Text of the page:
From mountain towns to Front Range businesses and Great Plains farms, life in the Arkansas Basin hangs by a blue ribbon of water in an arid climate, and a confluence of water issues creates a complexity that breeds bewilderment.

The Arkansas River Basin Water Forum will help alleviate that bewilderment April 27-28 in Salida with a wide range of educational presentations, discussions and speakers, including retired Colorado Supreme Court Justice Gregory Hobbs.

Now in its 22nd year, the forum has established itself as the signature water education event in the Arkansas Basin. With an expected attendance of 200 people representing agriculture, municipalities, industry, government agencies, and environmental and recreational organizations, the forum offers an educational opportunity ripe with knowledge and diverse perspectives.

Just as important, sponsors contribute to the event’s educational offerings as well as providing financial support for the water forum and its year-round educational efforts.

Water education motivated the San Isabel Land Protection Trust to sponsor the event, as Kristie Nackord, director of development with the land trust, makes clear.

“We believe the water forum is one of the most important annual water education opportunities in our basin…. We’re thrilled to know that money raised through sponsorships goes toward the education of our next generation of water leaders.”
Here in the Arkansas Basin, “where life is written in water,” we know the importance of water, but we may not always understand the complex spectrum of water-related issues.

With its dedication to water education, the water forum and its sponsors serve the citizens of the basin by providing them with the information they need to understand the various colors in the Arkansas Basin’s spectrum of water dilemmas.

This year’s premier $5,000 “Headwaters” sponsor is the Arkansas River Outfitters Association, and AROA representative Bob Hamel offered his take on the event:

“The Forum provides an opportunity for outfitters to personally thank the water community for their support of water’s recreational uses…. The Voluntary Flow Management Plan is a great example of this relationship and is a model that is recognized across the West.”

Through the Voluntary Flow Management Program, various water entities collaborate to sustain upper Arkansas River flows through August 15 each year, significantly extending the rafting and kayaking season on the nation’s most popular stretch of whitewater.

As the land trust and AROA exemplify, the water forum serves a vital function among wide-ranging interests in Arkansas Basin communities, and both Nackord and Hamel agree, financial support for the water forum’s mission is a crucial investment in the future of the Arkansas Basin.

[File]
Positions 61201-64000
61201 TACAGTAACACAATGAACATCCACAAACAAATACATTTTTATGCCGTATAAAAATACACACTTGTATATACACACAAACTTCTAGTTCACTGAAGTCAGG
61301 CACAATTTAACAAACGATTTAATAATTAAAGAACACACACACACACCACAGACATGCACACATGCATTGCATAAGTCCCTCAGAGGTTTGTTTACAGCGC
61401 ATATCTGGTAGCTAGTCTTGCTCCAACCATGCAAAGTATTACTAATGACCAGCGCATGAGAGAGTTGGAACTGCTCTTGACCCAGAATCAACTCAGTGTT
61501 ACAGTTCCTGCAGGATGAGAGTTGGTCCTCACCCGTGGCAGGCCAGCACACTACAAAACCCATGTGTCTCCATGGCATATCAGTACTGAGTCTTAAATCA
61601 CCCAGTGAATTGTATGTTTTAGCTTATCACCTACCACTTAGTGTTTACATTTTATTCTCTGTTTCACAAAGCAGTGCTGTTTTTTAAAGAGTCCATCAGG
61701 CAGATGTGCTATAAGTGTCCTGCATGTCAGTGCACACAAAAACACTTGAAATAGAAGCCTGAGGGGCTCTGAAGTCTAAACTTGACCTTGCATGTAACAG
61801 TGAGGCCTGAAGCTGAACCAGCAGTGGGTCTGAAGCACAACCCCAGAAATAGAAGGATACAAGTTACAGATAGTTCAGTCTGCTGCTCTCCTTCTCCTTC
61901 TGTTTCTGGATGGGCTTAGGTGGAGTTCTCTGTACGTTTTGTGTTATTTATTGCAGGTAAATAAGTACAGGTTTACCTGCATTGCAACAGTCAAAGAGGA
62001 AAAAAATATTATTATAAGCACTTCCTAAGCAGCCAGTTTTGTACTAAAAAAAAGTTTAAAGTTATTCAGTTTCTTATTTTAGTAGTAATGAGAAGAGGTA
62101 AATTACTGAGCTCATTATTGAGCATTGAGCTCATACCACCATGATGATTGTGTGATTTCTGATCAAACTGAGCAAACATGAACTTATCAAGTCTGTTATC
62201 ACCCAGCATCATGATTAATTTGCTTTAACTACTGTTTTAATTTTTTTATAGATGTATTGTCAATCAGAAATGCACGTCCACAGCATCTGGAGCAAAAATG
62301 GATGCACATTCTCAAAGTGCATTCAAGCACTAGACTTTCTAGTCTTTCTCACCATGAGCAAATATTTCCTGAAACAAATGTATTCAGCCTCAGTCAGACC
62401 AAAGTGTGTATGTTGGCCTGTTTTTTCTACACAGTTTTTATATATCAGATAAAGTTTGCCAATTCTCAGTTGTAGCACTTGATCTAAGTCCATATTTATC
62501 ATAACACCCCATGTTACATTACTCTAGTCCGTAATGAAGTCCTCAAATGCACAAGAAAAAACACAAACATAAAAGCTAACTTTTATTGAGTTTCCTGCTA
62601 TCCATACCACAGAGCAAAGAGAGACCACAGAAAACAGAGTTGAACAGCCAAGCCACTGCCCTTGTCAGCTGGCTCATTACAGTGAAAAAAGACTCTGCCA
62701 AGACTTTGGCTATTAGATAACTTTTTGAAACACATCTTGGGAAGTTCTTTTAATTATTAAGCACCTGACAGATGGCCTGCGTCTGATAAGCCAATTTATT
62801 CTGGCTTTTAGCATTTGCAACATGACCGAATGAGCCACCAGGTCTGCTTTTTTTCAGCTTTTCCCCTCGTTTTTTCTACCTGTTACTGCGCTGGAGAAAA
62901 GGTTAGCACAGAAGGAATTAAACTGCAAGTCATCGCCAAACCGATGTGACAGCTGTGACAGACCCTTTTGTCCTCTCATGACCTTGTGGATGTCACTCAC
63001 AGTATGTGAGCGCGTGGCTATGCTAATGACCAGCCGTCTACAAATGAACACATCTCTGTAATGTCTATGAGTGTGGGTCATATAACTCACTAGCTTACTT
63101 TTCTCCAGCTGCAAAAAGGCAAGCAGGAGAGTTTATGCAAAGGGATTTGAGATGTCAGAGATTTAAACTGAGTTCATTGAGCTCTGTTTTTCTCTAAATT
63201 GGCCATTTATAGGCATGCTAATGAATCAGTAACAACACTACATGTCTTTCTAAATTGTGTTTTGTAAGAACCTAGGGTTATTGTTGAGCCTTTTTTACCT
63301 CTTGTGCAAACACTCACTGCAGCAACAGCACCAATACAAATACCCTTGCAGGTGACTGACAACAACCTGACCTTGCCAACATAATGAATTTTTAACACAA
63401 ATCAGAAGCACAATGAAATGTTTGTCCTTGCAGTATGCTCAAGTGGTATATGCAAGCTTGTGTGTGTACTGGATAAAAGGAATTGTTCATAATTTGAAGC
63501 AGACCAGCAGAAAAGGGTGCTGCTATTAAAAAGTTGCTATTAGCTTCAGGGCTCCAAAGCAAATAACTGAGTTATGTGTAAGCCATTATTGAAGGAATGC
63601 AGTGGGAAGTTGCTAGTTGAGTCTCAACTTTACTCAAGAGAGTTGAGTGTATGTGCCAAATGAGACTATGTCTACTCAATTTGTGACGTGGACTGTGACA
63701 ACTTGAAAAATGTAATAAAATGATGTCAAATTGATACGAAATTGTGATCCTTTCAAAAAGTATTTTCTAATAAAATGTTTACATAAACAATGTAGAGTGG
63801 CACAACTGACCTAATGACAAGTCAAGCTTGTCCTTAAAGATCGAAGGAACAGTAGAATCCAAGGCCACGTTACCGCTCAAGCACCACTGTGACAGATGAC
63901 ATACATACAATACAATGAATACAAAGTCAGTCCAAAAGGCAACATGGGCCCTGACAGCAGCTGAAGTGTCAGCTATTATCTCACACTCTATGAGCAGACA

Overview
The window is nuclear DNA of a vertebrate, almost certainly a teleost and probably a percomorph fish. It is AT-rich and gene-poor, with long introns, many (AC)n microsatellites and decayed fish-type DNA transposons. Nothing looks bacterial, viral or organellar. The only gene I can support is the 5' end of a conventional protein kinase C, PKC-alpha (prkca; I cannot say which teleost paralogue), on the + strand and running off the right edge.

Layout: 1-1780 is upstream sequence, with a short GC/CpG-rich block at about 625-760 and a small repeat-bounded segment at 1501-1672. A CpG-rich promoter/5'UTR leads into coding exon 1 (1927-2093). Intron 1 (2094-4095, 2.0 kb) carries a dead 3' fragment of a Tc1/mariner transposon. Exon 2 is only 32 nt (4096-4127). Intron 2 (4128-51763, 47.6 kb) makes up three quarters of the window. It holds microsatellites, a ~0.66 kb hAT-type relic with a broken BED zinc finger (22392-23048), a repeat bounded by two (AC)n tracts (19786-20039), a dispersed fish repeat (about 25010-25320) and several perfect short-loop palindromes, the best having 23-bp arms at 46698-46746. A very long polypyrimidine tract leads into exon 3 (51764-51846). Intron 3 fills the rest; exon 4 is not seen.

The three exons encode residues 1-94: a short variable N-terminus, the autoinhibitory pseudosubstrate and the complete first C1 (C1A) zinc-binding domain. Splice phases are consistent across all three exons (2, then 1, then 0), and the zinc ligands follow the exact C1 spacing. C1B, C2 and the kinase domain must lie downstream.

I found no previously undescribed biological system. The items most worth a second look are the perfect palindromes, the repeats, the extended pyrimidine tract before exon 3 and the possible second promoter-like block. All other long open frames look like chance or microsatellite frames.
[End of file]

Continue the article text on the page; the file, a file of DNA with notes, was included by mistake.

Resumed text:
Sponsorship and registration information for the Arkansas River Basin Water Forum is at

Rio Grande: Increased river access planned for reach near Del Norte

From The Pueblo Chieftain (Matt Hildner):

For more than 130 years, the Rio Grande as it flows through this town on the west side of the San Luis Valley has been a working river.

It’s here, where the San Juan Mountain foothills meet the San Luis Valley floor, that irrigation canals begin pulling off the river to water the barley, potatoes and alfalfa that drive the region’s agricultural economy.

But a coalition of groups is looking to add a little play to that equation by making a roughly half-mile stretch of the river more accessible to the public for fishing, some boating and a little water play.

“It’s an iconic river in the history of the U.S. and yet people don’t spend time there,” said Marty Asplin, co-director of Upper Rio Grande Economic Development.

And while there is hope the Del Norte Riverfront Project will bolster tourism for local businesses, its thrust will be drawing the town’s roughly 1,600 residents to the river.

At a recent fundraiser for the project, organizers found that sentiment while gathering input for a vision statement.

“Some people just wrote, very simply, ‘I want a place to take my kids,’ “ said Heather Dutton of the Rio Grande Headwaters Restoration Project.

Improving access to the river will take place on top of two basic building blocks.

The town government, which is a partner in the project, already owns riverfront property, and a roughly quarter-mile cement trail runs along the river from the nearby town park.

Second, Colorado Parks and Wildlife installed a fishing pier 20 years ago near the park, carved out a fishing hole along the pier and installed a rock structure just upstream in an effort to improve fish habitat.

Kevin Terry of Trout Unlimited said project planners and CPW will take another look at the “W” rock feature, and possibly replace it with a more modern one that could both improve fish habitat and serve as a play feature for small rafts, paddle boards and inner-tubers, depending on the level of stream flows.

“Right from the beginning on this project we want to work with them to get the best of both worlds,” Terry said.

A boat ramp, installed just downstream of the Colorado 112 bridge, would be a second element of the project.

And Terry said that site could also be home to a beach area.